Chapter 222. Events

When the CYGBLD_SYSTEMVIEW_ENABLED option is enabled the eCos run-time will always generate SystemView thread events. This allows basic application flow of control between threads to be analysed.

222.1. SystemView Events

The CYGPKG_SYSTEMVIEW package also provides for generation of records for some other system events.

The following options are enabled by default, but can be disabled to reduce the instrumentation capture load if overflows are encountered.

Used to track ISR (Interrupt Service Routine) entry and exit.
Used to track Kernel alarm function calls. The events wrap the alarm calls within the Kernel Cyg_Counter::tick() function.
Used to track CYGPKG_MEMALLOC heap creation, allocation and free events. These events can be used to track dynamic memory allocation footprints of an application.

The following image is a screenshot from the SystemView “System” event window highlighting the basic thread and ISR information recorded. It shows a thread named “SimpleTest” being woken, executing for 2.704ms before sleeping and the idle thread executing again.

Figure 222.1. Example from application with SEGGER_SYSVIEW_Mark() use

Example from application with SEGGER_SYSVIEW_Mark() use

Aside: The above example also highlights the use of an application generated SystemView “marker”. The events #455 and #456 show the application marked block with the name tloop took 26.822us for the 11th execution of the code covered by the marker.

222.2. Kernel Instrumentation

If the eCos Kernel instrumentation (CYGPKG_KERNEL_INSTRUMENT) feature is enabled along with the CYGBLD_SYSTEMVIEW_KERNEL_INSTRUMENT option then CYGPKG_SYSTEMVIEW provides a wrapper header (CYGBLD_KERNEL_INSTRUMENT_WRAPPER_H) to replace the Kernel package implementation with code to generate SystemView events.


In this case the normal Kernel instrumentation options CYGPKG_KERNEL_INSTRUMENT_TIMESTAMPS and CYGPKG_KERNEL_INSTRUMENT_BUFFER are ignored, since the CYGPKG_SYSTEMVIEW support is used to record instrumentation. However the CYGPKG_KERNEL_INSTRUMENT_BUFFER option should be disabled.

The specific CYGPKG_KERNEL instrumentation types can then be manually enabled/disabled as required for the SystemView analysis being performed. e.g. CYGPKG_KERNEL_SCHED instrumenting low-level scheduler events can be disabled to save on bandwith; if tracking thread and synchronisation object events is sufficient for the analysis.

Similarly, most packages that make use of Kernel instrumentation do so as eCos configuration conditionals.

These low-level kernel instrumentation events can provide very low-level detail of the inner processing of eCos, and the application use of kernel scheduling objects, but it can generate vast amounts of trace data.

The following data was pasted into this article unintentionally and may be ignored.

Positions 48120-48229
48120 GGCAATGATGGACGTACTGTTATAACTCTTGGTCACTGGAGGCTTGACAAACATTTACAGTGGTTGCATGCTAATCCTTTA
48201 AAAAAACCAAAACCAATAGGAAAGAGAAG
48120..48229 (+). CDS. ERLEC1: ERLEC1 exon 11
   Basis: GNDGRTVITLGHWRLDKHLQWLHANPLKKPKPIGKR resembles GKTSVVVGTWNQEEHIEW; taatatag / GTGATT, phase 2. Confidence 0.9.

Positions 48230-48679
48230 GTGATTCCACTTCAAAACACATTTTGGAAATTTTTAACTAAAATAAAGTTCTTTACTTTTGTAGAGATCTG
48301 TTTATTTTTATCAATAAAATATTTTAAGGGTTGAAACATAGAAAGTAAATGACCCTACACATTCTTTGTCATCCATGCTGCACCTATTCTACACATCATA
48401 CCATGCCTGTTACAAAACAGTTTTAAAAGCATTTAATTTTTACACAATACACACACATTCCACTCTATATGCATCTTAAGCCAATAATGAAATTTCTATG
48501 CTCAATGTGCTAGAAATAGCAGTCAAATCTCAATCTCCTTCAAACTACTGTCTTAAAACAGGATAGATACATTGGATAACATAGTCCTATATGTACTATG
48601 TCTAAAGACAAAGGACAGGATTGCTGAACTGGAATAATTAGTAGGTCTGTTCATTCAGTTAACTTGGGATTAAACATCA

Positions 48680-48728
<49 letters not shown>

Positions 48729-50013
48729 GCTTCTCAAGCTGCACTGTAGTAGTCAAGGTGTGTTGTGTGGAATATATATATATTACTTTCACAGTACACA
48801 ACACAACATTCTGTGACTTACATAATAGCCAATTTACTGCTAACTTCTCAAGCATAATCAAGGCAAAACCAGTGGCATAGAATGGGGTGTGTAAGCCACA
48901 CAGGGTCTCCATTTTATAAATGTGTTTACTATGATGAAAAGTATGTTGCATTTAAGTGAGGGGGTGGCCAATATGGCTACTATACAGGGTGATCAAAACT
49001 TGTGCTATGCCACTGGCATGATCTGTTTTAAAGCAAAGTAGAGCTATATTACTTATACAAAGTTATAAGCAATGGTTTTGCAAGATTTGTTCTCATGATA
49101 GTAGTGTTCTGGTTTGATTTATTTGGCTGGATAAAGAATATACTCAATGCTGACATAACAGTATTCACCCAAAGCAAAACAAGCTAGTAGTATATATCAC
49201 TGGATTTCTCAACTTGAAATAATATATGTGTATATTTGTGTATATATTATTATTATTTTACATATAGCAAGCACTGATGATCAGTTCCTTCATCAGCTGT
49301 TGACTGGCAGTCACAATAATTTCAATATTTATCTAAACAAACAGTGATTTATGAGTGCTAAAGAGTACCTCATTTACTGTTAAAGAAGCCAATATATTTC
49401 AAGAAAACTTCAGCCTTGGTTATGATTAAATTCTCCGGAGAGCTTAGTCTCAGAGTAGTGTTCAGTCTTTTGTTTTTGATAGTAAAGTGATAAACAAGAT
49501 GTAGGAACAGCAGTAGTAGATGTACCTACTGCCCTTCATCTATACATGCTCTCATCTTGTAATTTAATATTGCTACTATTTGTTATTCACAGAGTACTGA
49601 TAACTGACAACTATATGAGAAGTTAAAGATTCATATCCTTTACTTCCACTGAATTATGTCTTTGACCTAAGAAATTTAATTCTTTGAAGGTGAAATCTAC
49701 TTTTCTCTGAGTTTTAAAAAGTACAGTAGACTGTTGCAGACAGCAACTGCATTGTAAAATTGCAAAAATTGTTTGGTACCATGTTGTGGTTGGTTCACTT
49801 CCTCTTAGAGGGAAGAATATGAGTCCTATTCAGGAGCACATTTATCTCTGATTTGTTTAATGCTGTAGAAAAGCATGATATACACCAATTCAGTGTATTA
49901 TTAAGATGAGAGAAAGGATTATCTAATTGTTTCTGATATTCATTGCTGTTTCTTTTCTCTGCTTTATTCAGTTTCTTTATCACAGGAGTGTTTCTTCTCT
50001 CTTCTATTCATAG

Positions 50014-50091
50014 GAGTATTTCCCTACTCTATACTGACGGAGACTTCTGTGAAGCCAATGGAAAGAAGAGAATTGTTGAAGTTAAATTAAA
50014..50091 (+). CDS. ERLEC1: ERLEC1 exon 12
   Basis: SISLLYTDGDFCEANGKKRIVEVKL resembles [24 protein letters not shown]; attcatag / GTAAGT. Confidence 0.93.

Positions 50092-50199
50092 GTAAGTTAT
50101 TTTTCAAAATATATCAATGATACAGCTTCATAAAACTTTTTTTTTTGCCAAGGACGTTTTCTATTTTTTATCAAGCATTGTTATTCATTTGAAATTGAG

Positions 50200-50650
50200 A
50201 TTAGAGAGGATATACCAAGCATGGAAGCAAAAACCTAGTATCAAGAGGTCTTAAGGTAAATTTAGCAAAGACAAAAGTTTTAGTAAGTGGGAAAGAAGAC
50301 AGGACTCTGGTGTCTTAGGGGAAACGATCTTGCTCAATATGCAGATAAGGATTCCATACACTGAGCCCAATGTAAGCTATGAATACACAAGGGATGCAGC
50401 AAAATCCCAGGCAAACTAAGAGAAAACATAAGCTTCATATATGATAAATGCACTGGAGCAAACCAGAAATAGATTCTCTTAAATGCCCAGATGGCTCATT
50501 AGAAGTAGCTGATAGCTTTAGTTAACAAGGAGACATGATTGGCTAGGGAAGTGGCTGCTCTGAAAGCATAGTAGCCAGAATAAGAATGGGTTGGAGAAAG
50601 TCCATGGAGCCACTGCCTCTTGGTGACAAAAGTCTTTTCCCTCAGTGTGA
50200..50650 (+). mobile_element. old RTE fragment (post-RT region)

The following image is a screenshot from the SystemView “System” event window which highlights the level of detail available when Kernel instrumentation is enabled. Entry #60098 is the start of a mutex lock operation, with the lock call completing after 215.839us as shown by entry #60102.

Figure 222.2. Example from application with Kernel instrumentation enabled

Example from application with Kernel instrumentation enabled

The above screenshot is from an execution of the CYGPKG_KERNEL test mutex3, where the created thread has not been given a name, hence the empty thread name being displayed as <<NULL>>. This example was captured on the eCos stm32f746g_disco target platform (executing at 168MHz and using the UART HAL Recorder with a baud rate of 2MHz).


When using eCos itself to support the CYGOPT_SYSTEMVIEW_RECORDER channel this means that the act of providing support to SystemView will itself add more low-level events, further compounded if the USB CDC-ACM or network stacks are used for the Recorder support, since they will have their own threads and kernel synchronisation objects that will further increase the load. It is more likely that RTT overflows will occur with such a configuration.

It is recommended to use, when available for the selected target, the lower-level CYGOPT_SYSTEMVIEW_RECORDER_HAL option when using Kernel instrumentation if the use of H/W RTT access is not available.

222.3. Infra Trace

In extremis, the Infrastructure (CYGPKG_INFRA) package option CYGDBG_USE_TRACING can be enabled in conjunction with selecting CYGDBG_INFRA_DEBUG_TRACE_ASSERT_SYSTEMVIEW as the trace destination output module.

This feature will provide a trace of the execution of suitably annotated functions. This will mostly be similar in nature to the information that can be obtained from enabling (the lighter weight) Kernel instrumentation, but can be useful for developers wishing to understand the location of the source for the code being executed.


The use of this feature is not normally recommended, but can be useful for some investigation/analysis cases.

The recording of long strings via the SystemView Log mechanism will affect the performance of the application under test, due to the formatting and transfer overhead of long strings.

If detailed eCos operation is required then normally Kernel instrumentation would be sufficient, and whilst it can also generate significant amounts of trace data it will be less than the overhead of the printf-style output from the Infrastructure Tracing support.

The following image highlights the style of Tracing output generated.

The Detail entries are prefixed with the <source-filename>[source-line#]<function-name> fields, which are then followed by the Tracing specific message text.

Figure 222.3. Example from application using INFRA trace

Example from application using INFRA trace

The example above was captured on the eCos stm32f746g_disco target platform (executing at 168MHz and using the UART HAL Recorder with a baud rate of 2MHz).